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STOP and Measure Results

There is no point to get into action and to have activity towards your goals if you don’t stop and measure the results, because first of all how the heck do, when you got there, how do you know that you actually improved on the day before? How do you know if what you’re doing is even working and getting you to the right direction? So you have to measure the results and if you haven’t started that yet about the future I’ll give you an exercise you could do when you think about your philosophy on activity.

Exercise: Write Down Your Accomplishments

This is what I want you to do – I want you to look back on the last week of your life and write down all the things that you accomplished based on the things that you should have done, on the things that you need to do, that you wanted to do. Let’s avoid the word ‘should.’ I know some people get weird about it. In the past week, what did you need to do, what did you want to do, what did you have to do. And then write down all the accomplishments in the last month – what did you need to do, want to do, should have done, all that kind of stuff. Write them all down. In the last year what have you accomplished? In the last decade what have you accomplished? Now look at that list with pure honest eyes, non-judgmental eyes. This is an exercise – it’s not to make you feel bad about it, it’s not to make you feel ashamed about it, it’s not to make you feel like you’re just wasting your life, or you’re just spitting in circles, it’s none of that. It’s for you as an adult or young adult, whatever age you are watching this, to look at that list, to look at it and just get really honest with yourself about the results of your activity. 

 

Now some of you might look at that list and say “wow, I’ve over accomplished, I’ve achieved, I’m so happy, I’m so grateful, I can see that all the work I’m doing is leading me to all these beautiful accomplishments.” And some of you might say “I can’t even think of five things to write on a piece of paper about the last year. And whether you’re in the first school of thought or the second school of thought it’ll matter at least where you are, at least you’re being honest with yourself and then you say “okay, if I did this exercise next year would I be happy with the same results?” Some of you might say “yeah, I’m cool with it,” and some of you might say “no, I don’t want this for another day of my life, let alone another year of my life.” And that’s when you realize how closely your philosophy to activity has to do with the results you get in life. If you are trying to get specific results in your life and you’re not getting them, your philosophy towards your activity is flawed and skewed. I’m telling you this, I keep saying this, this is probably my fifth time in the same talk saying this. If you think your future is going to change without doing something different today you are delusional, you are lying to yourself, you are just pulling the thing over your eyes, and just hoping you got a blindfold on, you’re throwing darts and there’s no target in front of you.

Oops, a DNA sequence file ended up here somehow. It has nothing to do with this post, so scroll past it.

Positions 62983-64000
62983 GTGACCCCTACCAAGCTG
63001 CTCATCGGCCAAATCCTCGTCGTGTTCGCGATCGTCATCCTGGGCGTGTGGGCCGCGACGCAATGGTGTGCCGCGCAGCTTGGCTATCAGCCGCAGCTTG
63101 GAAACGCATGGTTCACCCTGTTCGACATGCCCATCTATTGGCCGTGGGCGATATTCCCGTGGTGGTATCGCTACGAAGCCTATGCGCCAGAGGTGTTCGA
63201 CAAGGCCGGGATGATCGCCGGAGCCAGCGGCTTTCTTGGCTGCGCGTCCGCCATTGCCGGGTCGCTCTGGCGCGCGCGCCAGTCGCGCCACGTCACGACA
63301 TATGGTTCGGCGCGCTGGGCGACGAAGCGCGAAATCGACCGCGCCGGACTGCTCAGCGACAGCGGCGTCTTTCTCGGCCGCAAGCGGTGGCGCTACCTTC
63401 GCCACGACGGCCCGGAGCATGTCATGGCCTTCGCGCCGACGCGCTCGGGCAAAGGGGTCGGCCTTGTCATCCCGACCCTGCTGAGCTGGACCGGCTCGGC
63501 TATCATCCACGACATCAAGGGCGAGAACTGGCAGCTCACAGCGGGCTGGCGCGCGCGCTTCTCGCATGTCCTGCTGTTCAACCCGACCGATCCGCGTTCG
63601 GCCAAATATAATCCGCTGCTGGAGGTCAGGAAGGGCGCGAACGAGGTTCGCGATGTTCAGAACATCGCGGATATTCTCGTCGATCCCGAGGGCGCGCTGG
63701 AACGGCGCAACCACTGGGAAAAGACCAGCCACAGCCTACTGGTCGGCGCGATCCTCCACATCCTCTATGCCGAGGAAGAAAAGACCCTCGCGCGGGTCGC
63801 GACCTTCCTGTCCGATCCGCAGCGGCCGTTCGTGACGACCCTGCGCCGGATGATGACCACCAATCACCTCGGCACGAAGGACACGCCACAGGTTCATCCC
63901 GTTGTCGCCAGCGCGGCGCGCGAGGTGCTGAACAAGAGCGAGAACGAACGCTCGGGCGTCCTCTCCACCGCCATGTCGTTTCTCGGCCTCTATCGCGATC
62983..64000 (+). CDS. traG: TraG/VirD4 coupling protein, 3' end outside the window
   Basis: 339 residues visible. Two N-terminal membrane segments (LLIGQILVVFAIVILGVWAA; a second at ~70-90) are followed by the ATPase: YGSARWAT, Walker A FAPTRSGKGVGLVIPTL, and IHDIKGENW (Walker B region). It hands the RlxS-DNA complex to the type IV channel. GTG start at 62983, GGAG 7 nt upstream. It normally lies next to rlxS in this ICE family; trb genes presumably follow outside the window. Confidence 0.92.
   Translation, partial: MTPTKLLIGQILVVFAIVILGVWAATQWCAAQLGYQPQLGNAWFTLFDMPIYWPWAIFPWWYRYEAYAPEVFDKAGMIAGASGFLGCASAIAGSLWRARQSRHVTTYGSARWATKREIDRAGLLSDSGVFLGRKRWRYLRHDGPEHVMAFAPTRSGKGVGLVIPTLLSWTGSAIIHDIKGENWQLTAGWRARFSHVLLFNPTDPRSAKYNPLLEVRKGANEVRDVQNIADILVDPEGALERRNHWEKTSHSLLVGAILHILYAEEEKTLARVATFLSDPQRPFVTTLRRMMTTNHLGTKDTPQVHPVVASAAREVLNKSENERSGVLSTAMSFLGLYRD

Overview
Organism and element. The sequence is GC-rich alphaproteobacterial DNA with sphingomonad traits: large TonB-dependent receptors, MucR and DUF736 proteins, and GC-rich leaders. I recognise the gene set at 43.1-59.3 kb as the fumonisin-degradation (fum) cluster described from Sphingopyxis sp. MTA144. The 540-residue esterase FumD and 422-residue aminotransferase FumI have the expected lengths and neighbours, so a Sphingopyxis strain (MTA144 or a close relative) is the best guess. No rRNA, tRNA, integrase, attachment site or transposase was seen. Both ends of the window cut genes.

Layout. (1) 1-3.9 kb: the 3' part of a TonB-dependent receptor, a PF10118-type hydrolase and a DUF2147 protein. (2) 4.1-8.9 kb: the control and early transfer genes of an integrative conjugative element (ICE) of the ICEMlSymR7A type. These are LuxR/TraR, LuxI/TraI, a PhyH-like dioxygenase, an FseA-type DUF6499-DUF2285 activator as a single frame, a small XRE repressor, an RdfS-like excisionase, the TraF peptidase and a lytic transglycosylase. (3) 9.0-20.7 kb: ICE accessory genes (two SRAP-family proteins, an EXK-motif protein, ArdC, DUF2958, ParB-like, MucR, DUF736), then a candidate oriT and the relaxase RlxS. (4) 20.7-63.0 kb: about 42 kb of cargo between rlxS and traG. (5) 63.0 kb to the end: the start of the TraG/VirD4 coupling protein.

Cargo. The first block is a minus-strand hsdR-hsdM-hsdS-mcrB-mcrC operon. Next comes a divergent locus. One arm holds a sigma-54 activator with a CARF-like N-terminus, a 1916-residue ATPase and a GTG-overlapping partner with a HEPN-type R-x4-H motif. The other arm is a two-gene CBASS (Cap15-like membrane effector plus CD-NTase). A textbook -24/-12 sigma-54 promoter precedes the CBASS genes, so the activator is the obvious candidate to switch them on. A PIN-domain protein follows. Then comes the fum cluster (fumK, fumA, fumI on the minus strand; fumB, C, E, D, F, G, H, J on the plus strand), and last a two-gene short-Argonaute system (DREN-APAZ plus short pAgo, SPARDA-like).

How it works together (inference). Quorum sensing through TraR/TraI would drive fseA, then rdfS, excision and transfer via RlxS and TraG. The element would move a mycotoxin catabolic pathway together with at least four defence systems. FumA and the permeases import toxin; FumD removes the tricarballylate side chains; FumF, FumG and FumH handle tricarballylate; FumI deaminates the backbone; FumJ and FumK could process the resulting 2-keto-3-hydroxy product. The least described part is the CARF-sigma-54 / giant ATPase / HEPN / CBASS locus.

No Judgments in Relapse

So this is big. I find that letting go of judgment of myself and others helps to open door of change. So once you get true with yourself, of where you are, you don’t look at it and say, “oh I’m so bad, I’m so lazy, I’m so this, I’m so that,” you just say “okay that’s where I am.” You don’t resist it, you don’t fight it, you don’t judge it. If anything, you say “Hey, you’re a wonderful human being that’s about to go on a journey, let me get you, I got you.” But when we judge and critique and criticize and all that kind of stuff a whole lot of bad stuff happens. 

 

For people that don’t know, relapse happens after somebody is on the recovery journey, whether that’s from substances, or eating disorders, or mental illness, or grief and loss, trauma, whatever you want to call it, and they’ve been able to achieve a little bit of recovery time, so they’re working on themselves again and know themselves or finding out their cravings or triggers, they’re building a support network, they’re changing their whole entire way that they live their life, and then boom, something happens right? Something happens that was more than their ability to regulate their emotions – so maybe they got to experience something really sad, maybe they experienced something really good, we relapse over different things but then there was a relapse which is the continuation of the use. So they picked up the drink, let’s just call it, and they started drinking again, they picked up the drug, and they started using again, and thankfully in this case the person is still alive. Because unfortunately we always don’t get another relapse, sometimes we don’t get another recovery. So here’s my best advice – you just get back up and you start again. And here’s the reason why I say that. Because let’s just say you had x amount of time and then there was a relapse when you pick up and start again. It’s not like all of that valuable information and discovery and recovery all goes away with the date. It’s still inside you so when you pick up and you move forward you get to use all that experience, all that knowledge, and the most important part, you better find out what it was that led you to that relapse. Because if you don’t get clear with that, if you don’t get right with that, if you don’t get fully fully fully present with it, the odds of that same thing taking you out again is going to exist.